In which Walt and Jesse “see their way clear to, ya know, cooking again,” as Jesse put it in the previous episode.
There’s been a clear progression here. Walt broke bad and he and Jesse cooked their first batch and encountered their first rivals, defeated them, then had to deal with some of the fallout and the messy remains (literally). After going through that, they both were in a place, Walt moreso than Jesse, of feeling like they were never going to do this again. But something has to bring them back to cooking or the show would be over and the story wouldn’t be that interesting. So plotwise, that’s the real point of this episode, to provide the impetus for each of our guys to get back to cooking meth. Their journeys are separate, but end in the same place.
We start with Jesse. He’s all dressed up and presentable for his job interview (not gonna lie, it’s kind of adorable) where he says he has a “solid background in sales” and “a real self-starter.” The thing is, he really does have those skills, but you can’t exactly put “drug dealer” on your resume, excuse me Curriculum Vitae, and all they want him to do is dress up in a Dollar Bill costume like his friend Badger. Total lame-ass job. Badger (first time we meet him) coaxes Jesse towards cooking and offers to supply some pseudo.
Jesse knows his glassware now. “Basic chemistry, yo!”
Badger makes Jesse look like a genius in comparison (though I love Badger, Combo and Skinny Pete). And Jesse has standards now. The meth he is cooking with Badger’s “help” is not up to the quality he made with Walt, and even though Badger can’t understand it, Jesse keeps throwing it out. He was good at something when he was cooking with Walt. He was doing something at an expert level. When Jesse says that their customers expect a certain standard, Badger says, “What? What are you…? WHAT?!” and eventually does his “helicopter bitch!” move on Jesse. But Jesse wants to get to that level of perfection and purity he had before. He can’t go back. So he is primed to work with Walt again.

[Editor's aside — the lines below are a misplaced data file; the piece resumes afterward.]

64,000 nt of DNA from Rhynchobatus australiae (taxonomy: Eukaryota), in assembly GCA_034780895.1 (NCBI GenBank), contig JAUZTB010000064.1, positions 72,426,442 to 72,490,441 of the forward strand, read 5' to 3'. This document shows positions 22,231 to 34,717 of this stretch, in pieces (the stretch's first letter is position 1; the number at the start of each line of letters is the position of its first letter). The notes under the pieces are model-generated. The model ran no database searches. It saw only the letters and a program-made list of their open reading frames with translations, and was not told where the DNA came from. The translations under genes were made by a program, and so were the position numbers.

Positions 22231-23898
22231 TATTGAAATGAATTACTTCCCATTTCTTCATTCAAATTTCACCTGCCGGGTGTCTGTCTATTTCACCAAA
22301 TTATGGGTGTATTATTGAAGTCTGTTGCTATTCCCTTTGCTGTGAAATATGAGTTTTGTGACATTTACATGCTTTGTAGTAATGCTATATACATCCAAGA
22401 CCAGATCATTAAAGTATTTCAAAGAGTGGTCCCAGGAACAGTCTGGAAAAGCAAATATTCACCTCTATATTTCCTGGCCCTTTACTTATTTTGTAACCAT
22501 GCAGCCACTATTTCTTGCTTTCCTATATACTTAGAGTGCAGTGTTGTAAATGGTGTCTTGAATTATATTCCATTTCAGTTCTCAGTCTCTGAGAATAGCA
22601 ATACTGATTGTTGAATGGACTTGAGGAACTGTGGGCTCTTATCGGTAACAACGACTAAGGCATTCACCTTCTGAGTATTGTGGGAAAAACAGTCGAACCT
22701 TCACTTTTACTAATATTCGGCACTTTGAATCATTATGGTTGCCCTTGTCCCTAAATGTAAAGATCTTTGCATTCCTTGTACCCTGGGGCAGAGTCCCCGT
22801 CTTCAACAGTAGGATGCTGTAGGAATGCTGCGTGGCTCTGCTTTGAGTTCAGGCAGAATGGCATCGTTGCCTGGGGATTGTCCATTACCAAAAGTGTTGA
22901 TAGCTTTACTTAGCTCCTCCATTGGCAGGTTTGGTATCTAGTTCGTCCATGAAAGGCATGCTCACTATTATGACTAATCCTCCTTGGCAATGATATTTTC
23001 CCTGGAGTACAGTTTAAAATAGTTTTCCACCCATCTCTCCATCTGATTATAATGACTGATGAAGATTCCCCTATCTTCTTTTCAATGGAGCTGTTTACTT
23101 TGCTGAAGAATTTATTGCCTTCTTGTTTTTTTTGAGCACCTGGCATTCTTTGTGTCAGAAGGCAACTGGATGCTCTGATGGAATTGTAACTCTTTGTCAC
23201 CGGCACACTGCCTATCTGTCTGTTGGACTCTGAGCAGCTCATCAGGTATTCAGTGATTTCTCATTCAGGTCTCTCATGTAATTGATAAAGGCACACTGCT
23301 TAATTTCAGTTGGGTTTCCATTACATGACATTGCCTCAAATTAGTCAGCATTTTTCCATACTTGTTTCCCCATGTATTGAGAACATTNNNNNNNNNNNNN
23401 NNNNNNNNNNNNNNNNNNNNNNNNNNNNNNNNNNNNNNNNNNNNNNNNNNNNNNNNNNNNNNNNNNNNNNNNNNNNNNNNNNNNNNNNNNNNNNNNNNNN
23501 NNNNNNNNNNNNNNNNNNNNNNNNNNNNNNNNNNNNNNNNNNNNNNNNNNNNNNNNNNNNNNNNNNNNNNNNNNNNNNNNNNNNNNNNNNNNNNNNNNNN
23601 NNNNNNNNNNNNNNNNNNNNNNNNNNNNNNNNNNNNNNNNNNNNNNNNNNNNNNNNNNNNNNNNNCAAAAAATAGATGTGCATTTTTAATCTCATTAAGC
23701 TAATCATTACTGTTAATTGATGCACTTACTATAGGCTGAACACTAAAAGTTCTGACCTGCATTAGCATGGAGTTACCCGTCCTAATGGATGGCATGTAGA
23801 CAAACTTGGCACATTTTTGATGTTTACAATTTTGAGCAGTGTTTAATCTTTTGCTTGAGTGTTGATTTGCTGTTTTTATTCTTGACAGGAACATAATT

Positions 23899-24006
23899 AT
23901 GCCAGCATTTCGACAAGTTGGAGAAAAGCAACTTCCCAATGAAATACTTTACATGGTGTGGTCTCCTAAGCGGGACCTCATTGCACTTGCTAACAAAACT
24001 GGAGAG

In the midst of all this, Walt Jr. tries to get a guy to buy him beer, and the guy turns out to be a cop. He’s acting out, clearly angry with Walt (taking the bus to school instead of riding with him). I’ve said it before I think, but I feel that a lot of times characters with disabilities are portrayed as a little too wholesome and heartwarming, so I’m always glad when we see a more fiery side of Walt Jr, and see him doing all the stuff other teenagers do, like in this case, trying to get some beer.
Skyler and Walt go to Elliot’s birthday party, where they “didn’t get the beige memo,” and there is a huge stack of super expensive gifts even though the card said no gifts. I think of Gretchen and Elliot the same way I think of Jesse’s parents–annoying enough that you can side with Walt. Actually, the couple seems more awful on subsequent watchings. I really can’t stand them! I don’t usually feel this way about characters on the show, everyone else seems to land on a gray area middle ground, but Elliot and Gretchen are so fake that it’s a little sickening.
What I love is that we don’t get a lot of backstory on what happened with Gray Matter and Walt’s relationship with Gretchen and Elliot. The conversation Walt has with Farley seems so organic. I love that Walt was great at crystallography (that shit’s cool) and how the natural reminiscing and Farley’s misinformation reveal that Walt was working with them, was on that level, could still be working with them if something–whatever it was–hadn’t happened to leave Walt out of the company. It also underscores how much Walt has not lived up to his potential, as Farley automatically thinks Walt is working in a university.